Pools, spas and plunge pools require professional advice on filtration, pumping and sanitation. The following contains some general suggestions and common pitfalls but each water feature should be viewed independently.

  • If fish and plants are to be used in the water feature, it is important to ensure that a suitably sized biological filter is set up. This will allow for a balanced ecosystem to be established whereby oxygen and nutrients are provided. If this system is set up correctly, the living organisms will thrive and the water will remain clear. Chlorinated water cannot be used if you want fish or plants to survive.
  • If fish and plants are not included and if the water feature is incorporated into a swimming pool, regular chlorination, ozonators or ionisers may be an option to ensure clear water. These options should be designed by a professional to ensure their suitability.
  • Pumps and sanitisation for a water feature may be independent from the swimming pool or integrated with it. With either option there are numerous different configurations to set up the pumps using actuators, gate valves and switches, which enable the water feature to either turn on at the same time as the pool or run independently.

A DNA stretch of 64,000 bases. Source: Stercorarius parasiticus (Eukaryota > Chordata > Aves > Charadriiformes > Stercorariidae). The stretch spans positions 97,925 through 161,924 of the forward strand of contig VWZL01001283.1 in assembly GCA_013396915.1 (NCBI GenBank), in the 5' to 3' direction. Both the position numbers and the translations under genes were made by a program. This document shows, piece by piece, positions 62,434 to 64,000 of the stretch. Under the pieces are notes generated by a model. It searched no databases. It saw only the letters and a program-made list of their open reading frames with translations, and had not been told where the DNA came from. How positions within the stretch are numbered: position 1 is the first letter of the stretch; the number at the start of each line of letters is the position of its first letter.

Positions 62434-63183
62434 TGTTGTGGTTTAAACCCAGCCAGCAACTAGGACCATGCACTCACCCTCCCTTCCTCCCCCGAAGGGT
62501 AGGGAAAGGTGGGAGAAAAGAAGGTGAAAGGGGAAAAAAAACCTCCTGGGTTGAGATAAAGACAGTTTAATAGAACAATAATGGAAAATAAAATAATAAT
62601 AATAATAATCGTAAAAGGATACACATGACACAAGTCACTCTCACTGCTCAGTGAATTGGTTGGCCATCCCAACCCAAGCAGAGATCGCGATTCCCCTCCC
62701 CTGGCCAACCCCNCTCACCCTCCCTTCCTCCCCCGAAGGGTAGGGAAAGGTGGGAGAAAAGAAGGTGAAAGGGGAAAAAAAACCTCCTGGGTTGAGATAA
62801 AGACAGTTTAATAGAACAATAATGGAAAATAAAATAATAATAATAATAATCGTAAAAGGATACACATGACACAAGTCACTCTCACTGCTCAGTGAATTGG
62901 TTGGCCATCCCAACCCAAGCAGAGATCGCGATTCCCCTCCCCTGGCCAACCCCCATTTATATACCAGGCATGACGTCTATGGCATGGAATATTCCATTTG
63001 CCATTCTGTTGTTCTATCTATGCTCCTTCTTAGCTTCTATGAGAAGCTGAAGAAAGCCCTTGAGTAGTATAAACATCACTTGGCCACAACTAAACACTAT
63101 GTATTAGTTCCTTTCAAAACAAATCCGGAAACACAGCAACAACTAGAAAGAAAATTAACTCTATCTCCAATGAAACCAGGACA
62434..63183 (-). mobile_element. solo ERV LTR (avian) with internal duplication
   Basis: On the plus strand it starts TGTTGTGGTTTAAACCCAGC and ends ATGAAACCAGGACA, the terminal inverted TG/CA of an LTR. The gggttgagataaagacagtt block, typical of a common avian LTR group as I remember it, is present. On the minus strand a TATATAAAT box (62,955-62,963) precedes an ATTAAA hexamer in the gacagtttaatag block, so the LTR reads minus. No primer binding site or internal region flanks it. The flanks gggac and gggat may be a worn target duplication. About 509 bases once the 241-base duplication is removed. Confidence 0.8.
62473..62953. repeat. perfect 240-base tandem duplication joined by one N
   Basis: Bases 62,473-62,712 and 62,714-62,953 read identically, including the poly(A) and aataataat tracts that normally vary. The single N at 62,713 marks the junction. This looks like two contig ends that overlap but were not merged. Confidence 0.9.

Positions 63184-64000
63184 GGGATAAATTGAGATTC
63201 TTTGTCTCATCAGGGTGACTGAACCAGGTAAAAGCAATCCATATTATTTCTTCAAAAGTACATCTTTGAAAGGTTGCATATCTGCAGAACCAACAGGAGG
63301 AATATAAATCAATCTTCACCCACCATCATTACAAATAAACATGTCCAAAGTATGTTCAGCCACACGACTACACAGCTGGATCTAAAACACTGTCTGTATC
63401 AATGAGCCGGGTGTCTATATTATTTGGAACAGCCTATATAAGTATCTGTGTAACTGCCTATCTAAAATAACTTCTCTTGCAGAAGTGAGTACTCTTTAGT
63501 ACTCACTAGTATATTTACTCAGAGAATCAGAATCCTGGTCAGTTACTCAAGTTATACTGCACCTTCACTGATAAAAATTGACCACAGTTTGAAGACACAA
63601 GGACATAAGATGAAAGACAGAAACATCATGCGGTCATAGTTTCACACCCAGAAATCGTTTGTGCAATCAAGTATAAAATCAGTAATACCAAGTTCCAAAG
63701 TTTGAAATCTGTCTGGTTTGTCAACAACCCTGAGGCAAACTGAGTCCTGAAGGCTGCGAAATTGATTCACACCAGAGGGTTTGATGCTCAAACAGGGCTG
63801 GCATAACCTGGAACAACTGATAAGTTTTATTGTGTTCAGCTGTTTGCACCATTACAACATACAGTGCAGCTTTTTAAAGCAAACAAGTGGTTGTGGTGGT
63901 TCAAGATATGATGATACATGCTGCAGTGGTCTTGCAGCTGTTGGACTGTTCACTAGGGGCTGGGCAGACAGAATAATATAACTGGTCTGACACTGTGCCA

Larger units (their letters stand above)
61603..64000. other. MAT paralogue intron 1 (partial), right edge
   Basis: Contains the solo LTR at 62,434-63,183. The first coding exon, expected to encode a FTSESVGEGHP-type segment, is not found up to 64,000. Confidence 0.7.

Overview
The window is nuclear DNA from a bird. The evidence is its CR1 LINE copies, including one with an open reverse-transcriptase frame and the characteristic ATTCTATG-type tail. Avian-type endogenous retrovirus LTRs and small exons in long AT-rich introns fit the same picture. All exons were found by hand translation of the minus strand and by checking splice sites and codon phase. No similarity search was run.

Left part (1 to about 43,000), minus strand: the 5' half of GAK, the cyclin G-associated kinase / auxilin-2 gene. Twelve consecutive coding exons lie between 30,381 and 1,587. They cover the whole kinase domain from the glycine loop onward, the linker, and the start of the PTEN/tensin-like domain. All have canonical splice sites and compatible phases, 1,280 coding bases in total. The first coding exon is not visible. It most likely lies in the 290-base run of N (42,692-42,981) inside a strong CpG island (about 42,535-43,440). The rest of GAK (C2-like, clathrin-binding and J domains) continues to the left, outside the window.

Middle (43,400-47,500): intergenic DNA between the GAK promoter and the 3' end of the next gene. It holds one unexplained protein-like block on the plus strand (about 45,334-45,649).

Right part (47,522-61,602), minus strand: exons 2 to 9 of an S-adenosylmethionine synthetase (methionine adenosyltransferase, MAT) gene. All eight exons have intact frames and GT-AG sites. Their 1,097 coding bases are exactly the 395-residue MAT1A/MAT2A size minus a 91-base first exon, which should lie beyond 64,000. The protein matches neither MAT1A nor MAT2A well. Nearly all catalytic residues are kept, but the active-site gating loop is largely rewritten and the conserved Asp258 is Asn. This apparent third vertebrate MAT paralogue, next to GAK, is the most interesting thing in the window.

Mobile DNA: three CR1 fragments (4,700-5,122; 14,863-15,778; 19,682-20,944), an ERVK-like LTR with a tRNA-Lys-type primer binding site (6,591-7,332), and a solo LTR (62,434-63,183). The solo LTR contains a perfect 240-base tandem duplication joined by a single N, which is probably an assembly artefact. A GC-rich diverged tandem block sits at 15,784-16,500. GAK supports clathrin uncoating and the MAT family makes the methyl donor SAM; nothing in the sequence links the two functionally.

• Pumps may be either external to the water feature or submersible and placed within the main body of water of the water feature. Low- and high-voltage pumps are available. It is important to choose a pump that has adequate lift, ie, has the capacity to pump the volume of water to the height of the fall. There is nothing more disappointing than completing a water feature, turning it on and seeing a dribble where a gushing cascade was envisaged.
  • As they may be structures in themselves, often council approval is required for ponds and water features and this should be verified before starting work. If independent of the pool and external to the pool fence, it is important to ensure that water features are safe for children and compliant with pool fencing codes and regulations. One method to achieve safety compliance is to secure steel mesh below the water line to reduce the effective water depth to less than 300 mm. This method is much less visible than a pool fence, but specific restrictions apply.